The formation of the Winona County SWCD actually grew out of earlier work completed in 1934 and 1935 by the Soil Erosion Service. This work consisted of erosion control projects completed in the Root River Valley and was in response to sheet erosion prevention, stream development, reforestation and check dam development. AT that time the Soil Erosion Service now called the (Natural Resource Conservation Service) recognized the value and importance of having locally led conservation groups to act as a liaison between the federal government and the local farmer. This was also recognized by the Minnesota legislature, who in 1937 passed an Enabling Act to give people of the State of Minnesota power to form Soil Conservation Districts.
Largely due to one man's efforts the first soil and water conservation district formed in Minnesota, as well as the first district in the Milwaukee region was founded in Winona County. This district was called the Burns-Homer-Pleasant Soil Conservation District and it was formed along those watershed boundaries.
Burns-Homer-Pleasant Soil Conservation District was officially formed in 1938. The founding supervisors were Carl Goetsman, Palmer Erickson, William Zenk, Aleo Papenfus and Clint Dabelstein. Dalbelstein, who was born in Winona County and who operated a farm since 1919, decided that he and the land had had enough. An early interview stated he was sitting in a vulnerable place in the valley every time the water would drain down. Dabelstein was determined not to let good farm land erode into the Mississippi River. To accomplish this Clint believed the only way to get people interested in conservation was to show them what could be done. So in 1935 largely due to Clint's determination, the Soil Erosion Service started a three year demonstration project. Federal money and manpower went into experimental practices such as tree planting, terracing and strip cropping. Over this time period people began seeing the importance of those practices. The surrounding landscape changed from a heavily eroded and low yield condition into some of the most beautiful and well conserved land in the state. Clint's efforts paid off in 1938 with the creation of the Burns-Homer-Pleasant Soil and Water Conservation District. Clint Dabelstein made soil conservation happen in Winona County.
It was common practice in the 30's to form soil and water districts around watersheds boundaries. Shortly after the formation of the Burns-Homer-Pleasant District, the Rollingstone-Stockton-Gilmore Greek District was formed and was the second SWCD district formed in the state. The original board members were Bernard Wachholz, John Bergler, Ed Snell, Alvin Herber and Joe Reis.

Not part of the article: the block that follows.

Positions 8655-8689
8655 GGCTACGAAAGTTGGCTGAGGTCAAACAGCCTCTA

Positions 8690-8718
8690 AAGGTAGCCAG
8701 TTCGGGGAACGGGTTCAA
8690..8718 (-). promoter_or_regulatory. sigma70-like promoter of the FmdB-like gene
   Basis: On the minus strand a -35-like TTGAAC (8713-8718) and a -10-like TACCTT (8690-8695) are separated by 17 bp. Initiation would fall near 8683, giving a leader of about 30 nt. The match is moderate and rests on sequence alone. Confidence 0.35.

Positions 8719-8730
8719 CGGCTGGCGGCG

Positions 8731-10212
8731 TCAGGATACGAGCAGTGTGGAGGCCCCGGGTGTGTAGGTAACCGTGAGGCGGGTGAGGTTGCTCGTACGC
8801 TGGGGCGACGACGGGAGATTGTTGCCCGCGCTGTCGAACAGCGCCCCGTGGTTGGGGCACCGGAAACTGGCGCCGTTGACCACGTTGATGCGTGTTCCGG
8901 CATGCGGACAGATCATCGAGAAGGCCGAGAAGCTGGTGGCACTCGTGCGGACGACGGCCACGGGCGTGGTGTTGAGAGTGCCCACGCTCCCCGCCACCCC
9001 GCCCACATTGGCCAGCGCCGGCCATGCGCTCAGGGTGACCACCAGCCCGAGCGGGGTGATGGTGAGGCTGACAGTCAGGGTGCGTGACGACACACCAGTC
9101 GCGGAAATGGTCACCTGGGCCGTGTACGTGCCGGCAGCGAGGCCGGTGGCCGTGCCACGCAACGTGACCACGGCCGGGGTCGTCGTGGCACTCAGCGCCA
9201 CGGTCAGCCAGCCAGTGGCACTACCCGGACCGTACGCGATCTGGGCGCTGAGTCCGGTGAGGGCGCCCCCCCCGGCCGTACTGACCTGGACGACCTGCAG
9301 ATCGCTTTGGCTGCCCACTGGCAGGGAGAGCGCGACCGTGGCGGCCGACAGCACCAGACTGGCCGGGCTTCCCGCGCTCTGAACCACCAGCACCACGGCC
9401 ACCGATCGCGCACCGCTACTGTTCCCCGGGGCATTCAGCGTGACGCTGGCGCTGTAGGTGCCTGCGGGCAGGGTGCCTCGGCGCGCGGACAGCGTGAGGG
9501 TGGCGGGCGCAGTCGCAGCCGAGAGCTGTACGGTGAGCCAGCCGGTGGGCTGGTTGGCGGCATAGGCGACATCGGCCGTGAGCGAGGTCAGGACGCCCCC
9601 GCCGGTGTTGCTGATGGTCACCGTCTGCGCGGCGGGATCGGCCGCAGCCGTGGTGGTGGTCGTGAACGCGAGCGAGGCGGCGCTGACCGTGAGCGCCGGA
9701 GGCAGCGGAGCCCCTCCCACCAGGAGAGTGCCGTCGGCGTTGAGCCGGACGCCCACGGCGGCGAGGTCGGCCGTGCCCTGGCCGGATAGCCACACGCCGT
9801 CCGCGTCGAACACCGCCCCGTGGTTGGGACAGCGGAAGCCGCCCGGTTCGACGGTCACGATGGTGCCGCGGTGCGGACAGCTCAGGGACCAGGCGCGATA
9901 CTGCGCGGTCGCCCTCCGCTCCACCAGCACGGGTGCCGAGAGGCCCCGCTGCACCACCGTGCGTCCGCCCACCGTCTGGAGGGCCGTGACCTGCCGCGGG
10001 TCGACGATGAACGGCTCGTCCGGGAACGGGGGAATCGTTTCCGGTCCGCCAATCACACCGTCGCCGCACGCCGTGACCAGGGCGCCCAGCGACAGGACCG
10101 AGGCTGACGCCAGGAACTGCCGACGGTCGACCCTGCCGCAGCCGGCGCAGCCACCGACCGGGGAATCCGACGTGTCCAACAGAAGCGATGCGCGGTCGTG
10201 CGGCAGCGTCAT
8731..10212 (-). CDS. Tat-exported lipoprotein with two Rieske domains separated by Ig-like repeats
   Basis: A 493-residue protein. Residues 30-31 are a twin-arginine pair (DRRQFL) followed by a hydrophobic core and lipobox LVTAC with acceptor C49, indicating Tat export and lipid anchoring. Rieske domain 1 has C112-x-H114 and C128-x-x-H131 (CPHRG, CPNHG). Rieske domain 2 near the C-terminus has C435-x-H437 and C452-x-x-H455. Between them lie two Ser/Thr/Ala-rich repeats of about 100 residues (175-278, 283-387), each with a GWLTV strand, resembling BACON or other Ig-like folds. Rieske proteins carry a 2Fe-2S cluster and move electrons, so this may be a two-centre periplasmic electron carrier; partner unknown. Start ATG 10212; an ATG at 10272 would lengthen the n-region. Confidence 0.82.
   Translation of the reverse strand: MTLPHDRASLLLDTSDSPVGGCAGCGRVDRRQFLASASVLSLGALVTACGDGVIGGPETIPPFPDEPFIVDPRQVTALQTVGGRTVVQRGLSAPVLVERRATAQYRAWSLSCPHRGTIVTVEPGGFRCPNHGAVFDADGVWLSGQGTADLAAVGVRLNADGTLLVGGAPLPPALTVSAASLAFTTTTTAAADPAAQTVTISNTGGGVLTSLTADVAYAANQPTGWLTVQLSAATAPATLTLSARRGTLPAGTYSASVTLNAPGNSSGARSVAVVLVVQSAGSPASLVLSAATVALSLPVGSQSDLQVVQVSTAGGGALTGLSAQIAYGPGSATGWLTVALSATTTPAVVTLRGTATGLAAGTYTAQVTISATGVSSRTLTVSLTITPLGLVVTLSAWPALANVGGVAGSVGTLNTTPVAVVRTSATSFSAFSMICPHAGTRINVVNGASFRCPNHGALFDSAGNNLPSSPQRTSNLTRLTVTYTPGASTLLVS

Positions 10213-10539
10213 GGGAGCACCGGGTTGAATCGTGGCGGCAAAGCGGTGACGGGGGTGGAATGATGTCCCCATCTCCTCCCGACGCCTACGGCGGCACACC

In 1941, the third district in the county and ninth in the state was formed and was called the Whitewater Soil and Water Conservation District. Its original board members were Matt Marnarch, William Holz, Walter Grane, John Weins and E.J. Steuernagel.
Since it was a common practice at that time to organize districts around watersheds, little attention was given to county boundaries. However this practice caused a certain amount of conflict with County offices. With increasing pressure from the county and the state, the merging of the Rollingstone-Stockton-Gilmore Creek District along with the Whitewater District merged in 1958 to become the Winona Soil and Water Conservation District. Original members were Charles Taylor, Robert Wessell, Norman Heim, Ralph Herber and Howard Anderson.
At that time Clint Dalbenstein was still Chairman of the Burns-Homer-Pleasant District and was dead set against consolidation. He felt consolidation would do more harm than good and the distinction of being the first SWCD formed in the Sate would be lost. As the years went on and largely due to Clint's death in 1986, consolidation was imminent. So in 1986 the Burns-Homer-Pleasant District and the Winona District merged to become the Winona County Soil and Water Conservation District. Giving it the distinction being the first district and one of the last districts formed in the state. Board members at that time were Eugene Kalmes, Russell Church, Don Diekrager, Len Greden and Jim Riddle.
Since the very beginning roots of the SWCD, many people, supervisors and staff have been involved in protecting our natural resources. From federal employees to district employees, a who's who of conservationist has worked in Winona County. These efforts have certainly paid off in the protection of our farm land. The modern day SWCD has changed dramatically, but still keeps that oath of protecting our resources for future generations.